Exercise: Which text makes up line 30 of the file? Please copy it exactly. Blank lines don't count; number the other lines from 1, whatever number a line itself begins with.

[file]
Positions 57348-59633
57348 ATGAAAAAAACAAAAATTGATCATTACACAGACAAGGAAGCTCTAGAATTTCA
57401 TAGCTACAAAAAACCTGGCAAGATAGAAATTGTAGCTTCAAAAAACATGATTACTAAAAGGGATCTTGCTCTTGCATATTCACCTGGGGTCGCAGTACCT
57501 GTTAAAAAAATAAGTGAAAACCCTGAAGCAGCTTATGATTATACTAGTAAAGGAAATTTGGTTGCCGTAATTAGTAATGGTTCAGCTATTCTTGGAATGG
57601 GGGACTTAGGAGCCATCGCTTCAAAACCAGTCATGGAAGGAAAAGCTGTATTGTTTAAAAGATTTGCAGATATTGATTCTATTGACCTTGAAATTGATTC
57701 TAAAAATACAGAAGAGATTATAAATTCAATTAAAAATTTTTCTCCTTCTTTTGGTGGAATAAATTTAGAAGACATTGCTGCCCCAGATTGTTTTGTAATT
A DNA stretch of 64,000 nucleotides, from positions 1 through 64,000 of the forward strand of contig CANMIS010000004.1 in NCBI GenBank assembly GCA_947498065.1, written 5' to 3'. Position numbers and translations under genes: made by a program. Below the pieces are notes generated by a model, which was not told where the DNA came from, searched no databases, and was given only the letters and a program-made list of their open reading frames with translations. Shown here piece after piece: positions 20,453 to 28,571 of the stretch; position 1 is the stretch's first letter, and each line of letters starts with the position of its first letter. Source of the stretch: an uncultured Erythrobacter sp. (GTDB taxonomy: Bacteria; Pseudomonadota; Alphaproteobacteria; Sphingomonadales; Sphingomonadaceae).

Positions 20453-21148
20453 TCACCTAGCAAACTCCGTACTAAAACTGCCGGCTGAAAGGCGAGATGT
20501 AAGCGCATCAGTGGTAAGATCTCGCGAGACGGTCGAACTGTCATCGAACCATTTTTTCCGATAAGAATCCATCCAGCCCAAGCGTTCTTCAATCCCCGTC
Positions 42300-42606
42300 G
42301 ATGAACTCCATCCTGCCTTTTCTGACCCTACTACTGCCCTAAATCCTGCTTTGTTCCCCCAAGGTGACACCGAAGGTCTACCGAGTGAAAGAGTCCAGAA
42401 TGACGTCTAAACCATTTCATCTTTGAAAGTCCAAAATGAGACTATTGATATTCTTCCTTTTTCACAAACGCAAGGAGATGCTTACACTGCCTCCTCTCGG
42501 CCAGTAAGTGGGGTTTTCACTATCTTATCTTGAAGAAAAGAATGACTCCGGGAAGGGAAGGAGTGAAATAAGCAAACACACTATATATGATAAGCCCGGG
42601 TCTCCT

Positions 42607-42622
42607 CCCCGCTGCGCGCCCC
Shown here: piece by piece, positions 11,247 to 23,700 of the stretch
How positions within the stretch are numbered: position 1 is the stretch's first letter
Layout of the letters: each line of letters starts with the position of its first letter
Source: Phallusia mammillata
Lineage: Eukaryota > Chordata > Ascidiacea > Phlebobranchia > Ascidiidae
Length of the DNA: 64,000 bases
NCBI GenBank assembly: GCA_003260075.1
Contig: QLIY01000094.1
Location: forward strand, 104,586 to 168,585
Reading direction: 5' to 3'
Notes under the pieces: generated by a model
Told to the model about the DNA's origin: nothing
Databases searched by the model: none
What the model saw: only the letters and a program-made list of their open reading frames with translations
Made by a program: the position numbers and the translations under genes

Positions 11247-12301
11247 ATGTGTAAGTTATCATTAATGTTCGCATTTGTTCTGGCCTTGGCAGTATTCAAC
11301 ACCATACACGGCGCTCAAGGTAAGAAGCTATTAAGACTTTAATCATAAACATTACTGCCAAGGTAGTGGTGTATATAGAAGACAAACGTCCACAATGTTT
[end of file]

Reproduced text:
Told to the model about the DNA's origin: nothing